The growth target of 7.5 percent for 2014 is the same as last year’s, Premier Li Keqiang said today at an annual meeting of the National People’s Congress in Beijing. China will expand the fiscal deficit to maintain “a certain level” of stimulus, the Finance Ministry said.
“The upswing is continuing, partly on the back of news from China,” Commerzbank AG analysts led by Eugen Weinberg said in a note today. “All of this points to continued robust Chinese demand for commodities in general, and for metals in particular.”
Nickel for delivery in three months advanced 0.8 percent to settle at $15,270 a metric ton at 5:50 p.m. on the LME, after reaching $15,345, the highest since June 5.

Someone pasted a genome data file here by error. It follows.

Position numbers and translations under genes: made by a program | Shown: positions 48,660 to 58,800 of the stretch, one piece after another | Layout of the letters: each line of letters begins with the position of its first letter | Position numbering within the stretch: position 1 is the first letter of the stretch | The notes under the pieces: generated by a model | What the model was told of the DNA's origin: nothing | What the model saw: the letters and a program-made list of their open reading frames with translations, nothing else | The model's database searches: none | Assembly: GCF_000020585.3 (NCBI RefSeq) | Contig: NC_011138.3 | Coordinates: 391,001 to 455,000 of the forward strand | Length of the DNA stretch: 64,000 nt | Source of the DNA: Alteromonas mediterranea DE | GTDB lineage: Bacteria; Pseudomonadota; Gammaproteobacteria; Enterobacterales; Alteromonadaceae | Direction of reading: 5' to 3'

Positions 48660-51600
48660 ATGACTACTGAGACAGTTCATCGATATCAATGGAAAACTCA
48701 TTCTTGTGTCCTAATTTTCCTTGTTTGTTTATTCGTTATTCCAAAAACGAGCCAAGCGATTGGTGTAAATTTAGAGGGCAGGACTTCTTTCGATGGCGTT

Zinc slipped 0.2 percent after climbing as much as 1.1 percent to $2,143.50 a ton, the highest since Feb. 20, 2013.
Meeting China’s 7.5 percent growth target will take “lots” of public spending, said Dong Tao, an economist with Credit Suisse Group AG in Hong Kong.
Copper for delivery in three months slipped 0.3 percent to percent to $7,030 a ton ($3.19 a pound) in London. On the Comex in New York, copper futures for delivery in May fell 0.4 percent to $3.2025 a pound.
Chinese copper demand will rise 7.5 percent this year, Li Baomin, chairman of Jiangxi Copper Co., the nation’s largest smelter of the metal, said in an interview.
Tin and lead declined on the LME.